The marriage between academia and industry to provide talent and funds for research is considered a strength of American universities. With little prospect for significant increases in government funding or tuition revenues, these schools are leaning on the private sector to subsidize expensive research. In return, companies gain access to pools of talent.

At Stanford, for example, there is a program that allows companies that provide $200,000 for artificial intelligence research each year to freely communicate with researchers and attend paper presentations. Many corporations participate in the program. The university decided in late January to temporarily stop accepting money from Huawei.

Universities' shift in stance on Chinese money also reflects greater scrutiny by American authorities on technological espionage. The U.S. government is expected to strengthen restrictions on advanced technology exports around spring. Although the new rules will take time to implement, promising future technologies will fall under their jurisdiction.

"The use of nontraditional collectors, especially in the academic setting-whether it's professors, scientists, students-we see in almost every field office that the FBI has around the country," FBI Director Chris Wray told a Senate Intelligence Committee hearing in February 2018 when asked about the possibility that Chinese exchange students were acting as spies.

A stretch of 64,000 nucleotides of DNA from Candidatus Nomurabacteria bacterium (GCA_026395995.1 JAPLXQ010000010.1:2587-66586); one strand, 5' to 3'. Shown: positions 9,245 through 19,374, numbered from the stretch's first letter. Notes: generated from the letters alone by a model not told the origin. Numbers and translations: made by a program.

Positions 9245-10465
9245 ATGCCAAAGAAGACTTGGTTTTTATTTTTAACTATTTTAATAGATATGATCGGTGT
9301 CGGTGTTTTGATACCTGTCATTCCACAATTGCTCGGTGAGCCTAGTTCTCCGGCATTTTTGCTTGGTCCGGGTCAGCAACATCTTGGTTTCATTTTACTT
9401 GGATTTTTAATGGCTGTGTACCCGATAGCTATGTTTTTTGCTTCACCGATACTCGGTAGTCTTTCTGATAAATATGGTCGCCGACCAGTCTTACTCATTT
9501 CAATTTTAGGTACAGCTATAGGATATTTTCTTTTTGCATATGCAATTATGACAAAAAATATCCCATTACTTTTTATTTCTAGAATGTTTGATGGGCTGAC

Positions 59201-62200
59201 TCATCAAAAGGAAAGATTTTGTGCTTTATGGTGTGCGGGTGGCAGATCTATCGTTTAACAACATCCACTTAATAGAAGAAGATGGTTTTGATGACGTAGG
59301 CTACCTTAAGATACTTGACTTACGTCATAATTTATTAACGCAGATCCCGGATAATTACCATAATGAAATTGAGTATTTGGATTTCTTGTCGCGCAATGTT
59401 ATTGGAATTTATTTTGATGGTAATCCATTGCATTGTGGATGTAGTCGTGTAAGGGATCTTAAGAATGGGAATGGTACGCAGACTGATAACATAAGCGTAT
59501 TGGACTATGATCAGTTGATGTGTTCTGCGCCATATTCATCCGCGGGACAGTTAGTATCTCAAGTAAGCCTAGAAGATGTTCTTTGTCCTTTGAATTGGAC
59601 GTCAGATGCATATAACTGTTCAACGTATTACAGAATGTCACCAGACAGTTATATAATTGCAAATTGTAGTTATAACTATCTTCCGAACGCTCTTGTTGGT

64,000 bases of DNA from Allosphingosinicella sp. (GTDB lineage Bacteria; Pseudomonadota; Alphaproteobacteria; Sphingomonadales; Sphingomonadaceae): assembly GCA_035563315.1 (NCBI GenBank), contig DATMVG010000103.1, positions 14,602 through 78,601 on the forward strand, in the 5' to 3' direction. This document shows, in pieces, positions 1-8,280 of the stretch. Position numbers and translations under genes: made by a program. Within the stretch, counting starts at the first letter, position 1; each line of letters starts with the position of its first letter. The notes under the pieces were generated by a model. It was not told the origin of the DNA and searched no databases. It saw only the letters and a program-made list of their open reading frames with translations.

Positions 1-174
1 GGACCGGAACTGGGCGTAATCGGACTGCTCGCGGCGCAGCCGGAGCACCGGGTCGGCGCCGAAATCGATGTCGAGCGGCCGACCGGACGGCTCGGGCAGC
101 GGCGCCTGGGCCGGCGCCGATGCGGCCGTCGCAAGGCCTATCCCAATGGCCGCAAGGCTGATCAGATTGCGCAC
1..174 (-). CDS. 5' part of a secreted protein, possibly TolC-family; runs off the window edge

"And I think the level of naivete on the part of the academic sector about this creates its own issues," Wray added.

The new rules may pose a problem for foreign students. Showing research to an international student in regulated fields, for example, could be considered transferring technology overseas.

American universities hosted 360,000 students from China in the 2017-2018 academic year, a figure that has soared 350% over the last decade. A third of all foreign students in the U.S. are from China.

The Trump administration limited visas for Chinese graduate students in high-tech fields to one year from five, and there have been calls for the government to consider further restrictions on all students from China.

U.S. universities are worried by such political pressure. Stanford takes the position that "openness and reporting are key principles" of its research programs, echoing the sentiment of other universities surveyed by Nikkei.

Huawei has defended its cooperation with academia.

"Open collaboration is the only way to close the gap between basic science and its commercial application," Meng Wanzhou, the detained chief financial officer of Huawei, wrote in a commentary article to the Nikkei Asian Review on Jan. 24.

More than 80% of Chinese doctoral candidates remained in the U.S. after getting their degrees in 2017, according to the National Science Foundation. At about 5,600 people, that is the most of any country and a major source of talent for Silicon Valley.